I read recently that tooth decay in children is at an all time high in the UK, with sugary drinks being among the biggest culprits – so much so that the NHS is looking to ban fizzy drinks and juices with added sugar in hospitals from some point this year, and the government is will be introducing a sugar tax from April.
We all know that sugar isn’t healthy, and can actually lead to real health complications. One of the issues that’s causing real problems is tooth decay and tooth extraction as a result of tooth decay is the most common cause for hospitalisation of children under five.
Getting kids to brush their teeth, however, can be an absolute nightmare, and when added to the other day-to-day pressures of life with kids, I can see why people might let the oral hygiene battle flounder a little. Unfortunately, the effects of that can be life-long.
Over my years of parenting, there are five things we’ve tried to make tooth brushing less of a battle:
*This post contains affiliate links. You won’t be charged any extra for clicking on them or buying through them, but I may earn a percentage towards the maintenance of this blog.
1. Make tooth brushing a game
There really is an app for everything, and knowing that my kids love phone games, I thought I’d try one of the many apps that encourage tooth brushing. One we settled on for a while was the Aquafresh Game where a singing Aquaman encourages brushing for the right length of time. Kids can unlock different characters, scenes, songs and so on to keep it engaging.
There are other games where you can collect stars or badges. It’s worth looking through and seeing what works for your child.
2. Make it a challenge
I had braces as a child and was routinely given disclosing tablets to make sure I got all the plaque. You chew them, swirl the powder around your mouth a little and then spit. What’s left is a purple mouth that shows you where all the germs are hiding. Use with supervision though as this stuff stains worse than hair dye!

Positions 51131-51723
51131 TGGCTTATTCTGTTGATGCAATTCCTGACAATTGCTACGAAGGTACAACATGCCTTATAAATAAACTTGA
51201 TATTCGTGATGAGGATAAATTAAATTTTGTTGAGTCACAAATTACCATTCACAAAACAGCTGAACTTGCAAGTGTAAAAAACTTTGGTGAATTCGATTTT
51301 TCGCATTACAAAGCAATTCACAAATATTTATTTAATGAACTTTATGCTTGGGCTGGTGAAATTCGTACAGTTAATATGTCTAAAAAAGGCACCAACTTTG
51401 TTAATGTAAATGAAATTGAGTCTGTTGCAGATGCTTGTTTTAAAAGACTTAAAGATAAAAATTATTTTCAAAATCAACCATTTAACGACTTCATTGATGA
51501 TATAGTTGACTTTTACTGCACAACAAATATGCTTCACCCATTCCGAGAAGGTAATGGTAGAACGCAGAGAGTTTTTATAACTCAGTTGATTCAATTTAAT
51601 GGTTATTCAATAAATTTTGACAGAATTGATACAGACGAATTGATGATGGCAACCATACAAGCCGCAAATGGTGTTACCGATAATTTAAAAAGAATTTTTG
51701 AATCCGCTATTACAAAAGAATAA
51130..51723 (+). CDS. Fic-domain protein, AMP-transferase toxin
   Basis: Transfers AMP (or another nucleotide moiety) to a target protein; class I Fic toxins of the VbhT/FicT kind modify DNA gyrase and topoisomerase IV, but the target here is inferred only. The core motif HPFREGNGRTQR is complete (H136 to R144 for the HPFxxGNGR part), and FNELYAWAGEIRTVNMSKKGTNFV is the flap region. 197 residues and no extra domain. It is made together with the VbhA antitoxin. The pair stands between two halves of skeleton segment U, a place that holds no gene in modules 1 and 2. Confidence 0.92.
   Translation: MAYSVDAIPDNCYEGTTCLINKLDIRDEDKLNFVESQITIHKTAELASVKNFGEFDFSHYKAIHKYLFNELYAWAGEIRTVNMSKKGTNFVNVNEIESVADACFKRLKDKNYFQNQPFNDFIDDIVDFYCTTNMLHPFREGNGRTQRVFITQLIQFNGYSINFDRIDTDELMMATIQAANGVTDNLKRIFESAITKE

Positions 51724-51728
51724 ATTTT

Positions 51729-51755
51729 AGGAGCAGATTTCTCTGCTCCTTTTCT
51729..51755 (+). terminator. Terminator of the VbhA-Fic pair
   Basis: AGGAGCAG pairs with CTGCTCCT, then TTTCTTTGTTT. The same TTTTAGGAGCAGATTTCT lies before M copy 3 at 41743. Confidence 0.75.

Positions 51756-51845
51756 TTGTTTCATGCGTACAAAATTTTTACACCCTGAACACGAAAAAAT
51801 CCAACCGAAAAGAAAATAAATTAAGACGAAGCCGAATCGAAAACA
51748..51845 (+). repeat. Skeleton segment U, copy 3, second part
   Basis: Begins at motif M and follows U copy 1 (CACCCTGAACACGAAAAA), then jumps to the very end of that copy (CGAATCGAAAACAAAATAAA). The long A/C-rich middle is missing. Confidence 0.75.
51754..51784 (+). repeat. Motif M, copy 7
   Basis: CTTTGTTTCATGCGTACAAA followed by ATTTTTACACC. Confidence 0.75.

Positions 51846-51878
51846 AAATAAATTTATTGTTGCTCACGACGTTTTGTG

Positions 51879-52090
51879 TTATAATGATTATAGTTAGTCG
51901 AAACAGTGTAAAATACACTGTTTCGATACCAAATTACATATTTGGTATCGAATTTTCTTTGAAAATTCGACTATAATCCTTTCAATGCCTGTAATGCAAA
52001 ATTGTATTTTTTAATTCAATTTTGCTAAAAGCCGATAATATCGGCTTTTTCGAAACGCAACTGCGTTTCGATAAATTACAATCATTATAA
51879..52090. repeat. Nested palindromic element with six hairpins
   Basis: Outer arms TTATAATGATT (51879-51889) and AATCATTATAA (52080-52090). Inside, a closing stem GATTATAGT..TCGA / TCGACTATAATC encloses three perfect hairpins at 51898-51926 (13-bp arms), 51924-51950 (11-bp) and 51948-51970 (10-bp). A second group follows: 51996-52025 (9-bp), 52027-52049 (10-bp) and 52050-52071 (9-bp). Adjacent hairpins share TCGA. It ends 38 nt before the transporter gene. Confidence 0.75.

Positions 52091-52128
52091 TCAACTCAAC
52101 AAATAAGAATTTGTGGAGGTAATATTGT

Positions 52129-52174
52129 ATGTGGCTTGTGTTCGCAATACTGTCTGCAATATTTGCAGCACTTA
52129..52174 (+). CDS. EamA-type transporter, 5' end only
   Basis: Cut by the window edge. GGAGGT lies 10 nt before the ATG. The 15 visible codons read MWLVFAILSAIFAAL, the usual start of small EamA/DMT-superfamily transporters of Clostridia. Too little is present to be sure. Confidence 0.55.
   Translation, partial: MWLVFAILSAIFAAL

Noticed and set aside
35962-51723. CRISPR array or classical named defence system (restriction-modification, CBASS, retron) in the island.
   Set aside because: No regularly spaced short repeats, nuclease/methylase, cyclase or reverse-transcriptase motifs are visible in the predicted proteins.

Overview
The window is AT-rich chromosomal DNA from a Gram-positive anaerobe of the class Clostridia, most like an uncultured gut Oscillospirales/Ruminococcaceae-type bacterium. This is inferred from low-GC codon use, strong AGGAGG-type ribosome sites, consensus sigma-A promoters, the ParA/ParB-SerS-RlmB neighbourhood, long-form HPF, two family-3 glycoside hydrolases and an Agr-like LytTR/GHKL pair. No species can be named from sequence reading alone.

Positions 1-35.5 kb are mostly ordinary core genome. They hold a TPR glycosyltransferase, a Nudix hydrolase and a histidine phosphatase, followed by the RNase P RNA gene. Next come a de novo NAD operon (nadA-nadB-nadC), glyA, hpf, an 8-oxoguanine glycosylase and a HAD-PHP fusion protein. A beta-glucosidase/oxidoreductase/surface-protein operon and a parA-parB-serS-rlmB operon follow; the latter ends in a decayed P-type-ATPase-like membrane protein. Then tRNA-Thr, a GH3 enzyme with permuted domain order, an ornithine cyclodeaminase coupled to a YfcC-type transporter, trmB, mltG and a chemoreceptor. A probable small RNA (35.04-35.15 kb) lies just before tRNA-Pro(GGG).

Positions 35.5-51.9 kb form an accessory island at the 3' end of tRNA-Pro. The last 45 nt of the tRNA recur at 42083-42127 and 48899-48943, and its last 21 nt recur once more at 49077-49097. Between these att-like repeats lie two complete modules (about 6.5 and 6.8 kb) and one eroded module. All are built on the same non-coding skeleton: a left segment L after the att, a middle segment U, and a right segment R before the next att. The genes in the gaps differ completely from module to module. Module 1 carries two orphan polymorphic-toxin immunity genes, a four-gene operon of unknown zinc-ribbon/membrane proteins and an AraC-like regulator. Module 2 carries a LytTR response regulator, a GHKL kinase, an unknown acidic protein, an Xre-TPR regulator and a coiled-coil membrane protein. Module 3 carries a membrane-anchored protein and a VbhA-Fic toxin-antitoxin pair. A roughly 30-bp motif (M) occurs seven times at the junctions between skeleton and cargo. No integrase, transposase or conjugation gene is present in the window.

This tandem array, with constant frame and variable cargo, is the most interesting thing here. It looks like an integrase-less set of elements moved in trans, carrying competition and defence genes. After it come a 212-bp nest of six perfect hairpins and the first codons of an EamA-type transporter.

It’s really useful though, from time to time at least, to remind kids where the bad guys are hiding. This is also a good time to introduce the Fun Flossers from Dentek – they are made for kids hands and are bright and colourful and will help in getting rid of all that purple.
3. Make it fun
Make the bathroom (yet another) kid zone. Give them a space to take ownership of.
I don’t know what it’s like at your house, but I would find toothpaste splattered in the most unlikely of places for a while. I decided the kids needed a tooth brushing mat – a floor mat they had to stand on when brushing their teeth. This greatly reduced toothpaste splatter from over the rest of the bathroom.
There’s also little worse than a manky toothbrush – okay, there’s one thing – the bottom of the cup said manky toothbrush is stored in, so a hanging toothbrush holder is a good alternative for keeping tooth brushes nice and clean. These animal holders are very cute, but now that my girls are a bit older, we prefer the ladybirds.
4. Have a selection of toothpastes
My 5yo doesn’t like peppermint or spearmint, and she seems to also have an aversion to using the same toothpaste day after day. As a result I’ve found it helps to have a selection of flavours available for her to choose from: a veritable fruit bowl of toothpastes for her to pick and choose from.
5. Have a special toothbrush
There are so many fun toothbrushes for children on the market these days, they don’t have to be dull and boring any more. Try the one with a flashing timer or one with stickers – my kids loved this as I’d give them a sticker after every brush and they could ‘personalise’ their own toothbrush. There are even some with fun musical timers, which keep them dancing till the time is up.
Unfortunately good teeth don’t seem to be something that feature much on children’s radars, but one day they’ll thank us – hopefully – for setting the example and encouraging healthy oral hygiene.